Can I afford university?

10 May 2021

Dreaming about attending university but worried about the cost? There are government loans, Equity Scholarships and other kinds of financial assistance to help you with the costs of study.

How much does it cost to study?

Commonwealth-supported places

When you have a Commonwealth-supported place (CSP) at a university or higher education provider the government pays part of your fees. This part is a subsidy, not a loan, and you don’t have to pay it back. You can pay the remaining fee up-front or defer your payment through HECS-HELP (the Commonwealth Government's loan scheme).

Changes to student contributions

A young woman sits at a table with two male friends and smiles to camera

The Australian Government has re-designed the Commonwealth Grant Scheme (CGS) funding clusters and student contribution bands for students in CSPs under the Job-ready Graduates Package.

The amount of money the Government provides universities (the Commonwealth contribution) for different courses changed on 1 January 2021, and the amount students pay to study (usually deferred through a HECS-HELP loan – the student contribution) has also changed.

Course costs depend on the course you are taking and the uni or college you choose to attend. Here’s a snapshot of the annual fees of popular courses:

  • Arts – up to $14,500 pa
  • Commerce – up to $14,500 pa
  • Communications – up to $14,500 pa
  • Education – up to $3,950 pa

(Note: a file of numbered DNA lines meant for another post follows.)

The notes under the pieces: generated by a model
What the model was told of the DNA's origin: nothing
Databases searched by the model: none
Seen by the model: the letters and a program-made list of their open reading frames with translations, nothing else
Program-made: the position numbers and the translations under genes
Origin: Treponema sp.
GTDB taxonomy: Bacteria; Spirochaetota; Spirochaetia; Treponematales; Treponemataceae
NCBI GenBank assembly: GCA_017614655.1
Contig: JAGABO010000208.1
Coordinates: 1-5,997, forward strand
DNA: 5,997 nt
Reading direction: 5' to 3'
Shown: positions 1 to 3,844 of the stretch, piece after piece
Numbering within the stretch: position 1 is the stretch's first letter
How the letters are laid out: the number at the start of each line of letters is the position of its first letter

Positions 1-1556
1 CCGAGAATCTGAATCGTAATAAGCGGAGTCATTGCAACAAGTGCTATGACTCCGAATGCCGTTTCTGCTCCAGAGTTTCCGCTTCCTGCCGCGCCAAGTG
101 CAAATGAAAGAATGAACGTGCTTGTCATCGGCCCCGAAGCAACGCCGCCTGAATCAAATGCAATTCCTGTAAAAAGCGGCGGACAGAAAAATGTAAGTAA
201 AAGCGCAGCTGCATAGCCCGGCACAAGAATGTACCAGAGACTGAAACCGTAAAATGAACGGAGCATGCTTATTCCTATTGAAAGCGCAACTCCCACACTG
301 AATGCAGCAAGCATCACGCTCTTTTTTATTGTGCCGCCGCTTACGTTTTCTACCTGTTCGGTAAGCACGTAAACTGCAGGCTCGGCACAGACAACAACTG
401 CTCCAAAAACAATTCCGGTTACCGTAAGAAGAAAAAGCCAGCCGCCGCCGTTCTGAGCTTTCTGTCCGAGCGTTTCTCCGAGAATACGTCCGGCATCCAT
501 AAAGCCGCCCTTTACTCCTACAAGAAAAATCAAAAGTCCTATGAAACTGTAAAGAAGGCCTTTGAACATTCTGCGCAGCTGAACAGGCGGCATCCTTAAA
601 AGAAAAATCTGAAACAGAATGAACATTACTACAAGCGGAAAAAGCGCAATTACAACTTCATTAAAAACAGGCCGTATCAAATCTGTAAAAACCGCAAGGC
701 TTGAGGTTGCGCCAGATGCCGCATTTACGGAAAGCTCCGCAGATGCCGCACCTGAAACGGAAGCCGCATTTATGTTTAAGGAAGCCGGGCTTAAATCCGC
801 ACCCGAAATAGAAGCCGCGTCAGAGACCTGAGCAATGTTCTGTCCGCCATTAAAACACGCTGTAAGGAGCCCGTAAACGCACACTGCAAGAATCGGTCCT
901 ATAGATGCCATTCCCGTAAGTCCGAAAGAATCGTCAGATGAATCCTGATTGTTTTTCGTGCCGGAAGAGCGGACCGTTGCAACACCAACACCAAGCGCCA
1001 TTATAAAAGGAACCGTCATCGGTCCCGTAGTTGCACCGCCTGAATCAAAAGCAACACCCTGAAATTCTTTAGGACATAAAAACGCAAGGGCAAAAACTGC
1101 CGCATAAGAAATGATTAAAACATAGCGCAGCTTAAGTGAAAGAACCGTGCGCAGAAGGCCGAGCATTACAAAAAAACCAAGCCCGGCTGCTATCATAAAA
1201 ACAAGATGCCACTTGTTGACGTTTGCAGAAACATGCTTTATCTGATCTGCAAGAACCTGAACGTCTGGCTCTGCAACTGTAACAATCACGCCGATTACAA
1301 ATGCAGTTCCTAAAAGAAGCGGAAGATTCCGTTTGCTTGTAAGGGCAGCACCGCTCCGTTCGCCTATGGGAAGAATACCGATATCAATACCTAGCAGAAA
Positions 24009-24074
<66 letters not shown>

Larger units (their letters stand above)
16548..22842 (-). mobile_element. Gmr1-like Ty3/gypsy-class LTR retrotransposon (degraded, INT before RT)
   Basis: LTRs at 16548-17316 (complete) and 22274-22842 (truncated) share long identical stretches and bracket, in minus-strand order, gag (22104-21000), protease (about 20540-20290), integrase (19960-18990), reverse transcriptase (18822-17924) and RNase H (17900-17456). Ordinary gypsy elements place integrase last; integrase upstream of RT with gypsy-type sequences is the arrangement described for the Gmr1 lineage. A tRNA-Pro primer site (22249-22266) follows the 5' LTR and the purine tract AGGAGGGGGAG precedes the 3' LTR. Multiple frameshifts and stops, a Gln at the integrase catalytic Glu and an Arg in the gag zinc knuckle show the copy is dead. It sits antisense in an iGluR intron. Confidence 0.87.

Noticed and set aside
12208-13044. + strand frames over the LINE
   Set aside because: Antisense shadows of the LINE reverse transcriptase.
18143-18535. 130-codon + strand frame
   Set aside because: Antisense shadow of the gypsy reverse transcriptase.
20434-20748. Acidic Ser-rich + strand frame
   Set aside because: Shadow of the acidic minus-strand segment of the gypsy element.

• Engineering – up to $7,950 pa
  • Law – up to $14,500 pa
  • Nursing – up to $3,950 pa.

Student contributions for all courses

Are there any additional costs to university study?

Most university or college courses will require that you have access to assigned textbooks, a laptop, printing and an internet connection. You may also need to consider the cost of accommodation if you plan to live away from home and travel to and from university.

Student Services and Amenities Fee

Most institutions charge a Student Services and Amenities Fee (SSAF) which is indexed annually and may be spent on amenities and services such as sporting and recreational activities, employment and career advice, child care, financial advice and food services.

What support can I get?

Government loans

Loan schemes such as HECS-HELP and FEE-HELP allow students to delay payment of their tuition fees. Loan repayment for HECS-HELP debts is managed by the Australian Taxation Office (ATO). You will start repaying your loan once your income reaches a certain threshold (currently $46,620).

Pro tip

Apply for a:

    Government income support

    If you are completing full-time study in 2022, you may be eligible for income support from the Commonwealth Government through Centrelink. There are a number of schemes that may help you as a student, such as Youth Allowance, Austudy, ABSTUDY, Education Entry Payment and Fares Allowance.

    Learn more about income support


    UAC's participating institutions offer a range of merit scholarships based on criteria such as academic and personal achievements. You apply directly to the university for these.

    Institutions also offer scholarships to financially disadvantaged students to help with the costs associated with higher education. There are a limited number of these Equity Scholarships and they are awarded to the students most in need.

    Apply for an Equity Scholarship though UAC

    Why should I invest in higher education?

    University or college is a great investment in your future. Studies have revealed that Australian university or college graduates have lower rates of unemployment and lower rates of underemployment across their working lives. There are many ways to subsidise the costs, so that you don’t feel financially disadvantaged.